Andre looked up at the spikes at the top of the gate bars. “This thing go all the way around?”

“There’s a wood fence at the back.”

“How about I climb it and sneak in?”

Kyle bit his lip, torn between fear and longing. “I can’t take you inside. Ania will see.” Then he brightened. “But I’ve got a tree house back in the woods; I could show you!”

Andre scaled the back fence with an ease that made Kyle jealous. They ran from tree to tree like spies, then scrambled up wooden slats into the tree house. Kyle hoped Ania wasn’t looking out any back windows.

“This is awesome,” Andre said in low tones. “I can see the church tower. I can see part of the ball field too. I could see the whole town if your house would get outa the way! If you had some of them binocular things, we could spy on everyone.”

“I’ve got a telescope,” Kyle offered. “Wait here.” He scrambled out of the tree and ran into the house, soon returning with his telescope.

Andre ran his fingers along it. “You got something like this in your house? You rich for sure.”

Kyle showed him how to use it, then they played pirates because Andre remembered that pirates used telescopes. Kyle found that Andre was boss at pretending. First they were the pirates, then they switched to being crew on the ship being attacked by the pirates and battled with invisible pirates, then they were the pirates again, going through the jewels in a treasure chest, planning what they were going to buy.

Andre said, “With this gold, I’m buying the biggest, fanciest telescope I can find.”

It occurred to Kyle that he rarely used his telescope. Sometimes he and his dad would look through the skylight at stars, but not very often. Andre thought it was the best thing ever.

He was looking through it again now.

Kyle, dropping pirate character, said, “You should ask for a telescope for Christmas. It’s coming pretty soon.”

Andre’s brows knitted, and he lowered the telescope. “I hate Christmas. I just get clothes and some dumb little stuff like a water pistol. I never get what I want.”

“Not even from Santa?”

Andre looked at him sideways and gave a strange little laugh. Kyle was floored. He had always assumed everyone got what they wanted from Santa, as long as they didn’t ask for a weapon.

“Did you ask him for guns or knives?”

“I don’t ask for nothing because I won’t get nothing.”

Then the boys saw a car drive into a carport behind the house. They both dramatically dropped to the floor of the tree house. “You gotta go before she sees you,” Kyle urgently whispered. “Wait.” He watched his mother go into the house, then said, “Quick now, while she’s taking off her coat and stuff. Quick!”

Andre was down the tree and over the fence in a few seconds. Kyle wished he had thought to ask him to come again.

“Christmas on Pleasant Hill” is available at Amazon.

Christmas on Pleasant Hill, Excerpt 1

final cover

“Christmas on Pleasant Hill,” my book of Christmas short stories set in our Cincinnati neighborhood, is a collection of twelve fictional stories in real places, that give us a glimpse into the lives of its diverse people; old and young, rich and poor, black and white. I’ll be posting one of the stories in blog-sized segments this holiday season, starting this week:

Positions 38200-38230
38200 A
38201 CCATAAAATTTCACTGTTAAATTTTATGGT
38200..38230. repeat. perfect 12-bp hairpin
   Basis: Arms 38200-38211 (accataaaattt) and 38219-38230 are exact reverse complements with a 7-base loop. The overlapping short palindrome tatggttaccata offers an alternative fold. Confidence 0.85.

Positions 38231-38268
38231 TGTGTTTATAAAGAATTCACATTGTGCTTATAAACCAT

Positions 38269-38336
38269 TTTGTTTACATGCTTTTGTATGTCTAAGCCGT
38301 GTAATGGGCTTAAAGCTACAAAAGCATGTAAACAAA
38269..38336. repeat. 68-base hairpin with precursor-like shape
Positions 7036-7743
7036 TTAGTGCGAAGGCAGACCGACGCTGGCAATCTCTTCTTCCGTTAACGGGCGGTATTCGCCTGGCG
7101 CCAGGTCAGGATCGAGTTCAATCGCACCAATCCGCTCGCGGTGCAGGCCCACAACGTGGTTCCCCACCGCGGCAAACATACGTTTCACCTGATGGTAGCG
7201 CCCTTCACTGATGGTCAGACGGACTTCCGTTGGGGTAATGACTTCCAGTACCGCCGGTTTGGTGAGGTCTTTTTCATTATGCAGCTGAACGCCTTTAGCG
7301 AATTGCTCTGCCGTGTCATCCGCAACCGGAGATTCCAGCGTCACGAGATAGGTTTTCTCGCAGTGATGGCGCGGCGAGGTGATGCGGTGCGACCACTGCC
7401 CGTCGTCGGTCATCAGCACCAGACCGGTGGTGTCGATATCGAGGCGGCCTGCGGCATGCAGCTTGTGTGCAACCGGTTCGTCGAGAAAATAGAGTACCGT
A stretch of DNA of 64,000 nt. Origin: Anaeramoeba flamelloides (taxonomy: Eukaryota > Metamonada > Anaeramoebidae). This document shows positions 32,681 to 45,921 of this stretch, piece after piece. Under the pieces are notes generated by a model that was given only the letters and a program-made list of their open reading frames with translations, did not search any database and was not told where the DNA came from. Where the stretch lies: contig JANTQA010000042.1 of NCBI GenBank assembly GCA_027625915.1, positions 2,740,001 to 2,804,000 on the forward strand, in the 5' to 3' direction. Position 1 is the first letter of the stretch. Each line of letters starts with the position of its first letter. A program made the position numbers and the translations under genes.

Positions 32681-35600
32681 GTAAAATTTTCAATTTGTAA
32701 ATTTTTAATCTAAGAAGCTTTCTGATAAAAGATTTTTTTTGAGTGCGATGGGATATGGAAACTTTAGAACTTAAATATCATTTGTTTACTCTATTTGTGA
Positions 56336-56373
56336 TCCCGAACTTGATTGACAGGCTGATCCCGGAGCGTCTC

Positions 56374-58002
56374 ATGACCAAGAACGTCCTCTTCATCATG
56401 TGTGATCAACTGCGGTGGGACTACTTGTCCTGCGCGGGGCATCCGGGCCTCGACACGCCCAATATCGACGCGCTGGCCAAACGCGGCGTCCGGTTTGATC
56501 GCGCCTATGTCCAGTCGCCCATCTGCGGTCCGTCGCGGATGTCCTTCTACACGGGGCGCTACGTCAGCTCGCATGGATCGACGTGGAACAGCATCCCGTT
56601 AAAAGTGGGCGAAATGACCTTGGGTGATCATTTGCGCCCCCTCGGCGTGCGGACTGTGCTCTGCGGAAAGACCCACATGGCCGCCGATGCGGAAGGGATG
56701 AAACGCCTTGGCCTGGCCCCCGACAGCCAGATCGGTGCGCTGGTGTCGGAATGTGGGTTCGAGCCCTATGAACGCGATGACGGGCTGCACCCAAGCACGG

Kyle Helps Santa

When it came to decorating for Christmas, the town of Pleasant Hill gave a patchy performance. Some of the grand old houses were beautifully done-up, with lights spiraling down their columns and outlining their turrets.

The streets of the newer developments were bright and cheerful – although even ‘new’ in Pleasant Hill meant forty years old. Yards busy with statuary showed Santa fraternizing with shepherds and wise men, snowmen sharing space with the holy family. But many of the streets had smaller houses, where life was too low budget for decorating. Most of them boasted no more than a door wreath, or a tree peeking out the window, if anything. In the big apartment complexes that offered government housing, there was no evidence of Christmas at all.
No blanket of snow had yet arrived to offset the drabness of the bare trees. It was just bleak and cold. There were not many kids outside.

This, however, did not stop Kyle Sorensen from wandering around his big front yard each day after school, kicking at stones, watching squirrels, seeing how many times he could run up and down the driveway before he was completely winded. His was one of those houses with lights outlining its impressive Victorian form. His parents were painstakingly restoring it.

Loneliness could be traced in the slight downturn of Kyle’s mouth and the searching motion of his eyes. The cheerfulness of his new winter outerwear, all coordinated in oranges and olive greens, did not match his serious face. He stayed outside, even on the cold drab days, because it felt less lonely than inside.

He could watch kids playing across the street in the community center playground, where he could not go unless a parent was with him. He was literally locked in his front yard with its iron fence and ornate electronic gate, but he could pretend that kids were about to come and play with him, and once in a while someone would talk to him as they passed.

It would chagrin his mother when she drove up to the gate at six o’clock or so, to see the boy standing in the bare, dark yard, peering through the iron bars. She just had a wall knocked out between his bedroom and the room next to it to make a large play area. The room had a space theme, with planets and moons suspended in mid-air, wallpaper of sky and clouds above the chair rail, fluorescent stars on the ceiling. The kid had his own galaxy up there and here he was, peering pathetically through cold bars.

“What are you doing here?” she would ask, then before he answered, “Did you practice piano?”

“Yeah.” Ania the house keeper always supervised his piano practice as soon as he got home from school.

“Well, what are you doing out here in the cold?’

He shrugged. “Nothing.”

“Don’t you like all your toys?”


“Isn’t there anything on TV? ‘Blue’s Clues’ or something?”

He hadn’t watched ‘Blue’s Clues’ for years. He was seven now.

“No, Mom.”

“Well, tomorrow I’d like you to find something to do inside. You’ll catch a cold out here.”

But he would always go outside as soon as piano practice was over. The big house was too still, with no one but Ania vacuuming or chopping vegetables. She was a quiet person and did not speak much English. “Snack ready for you,” and “Piano now, Kyle,” was about all she said.


“Christmas on Pleasant Hill” is available at Amazon.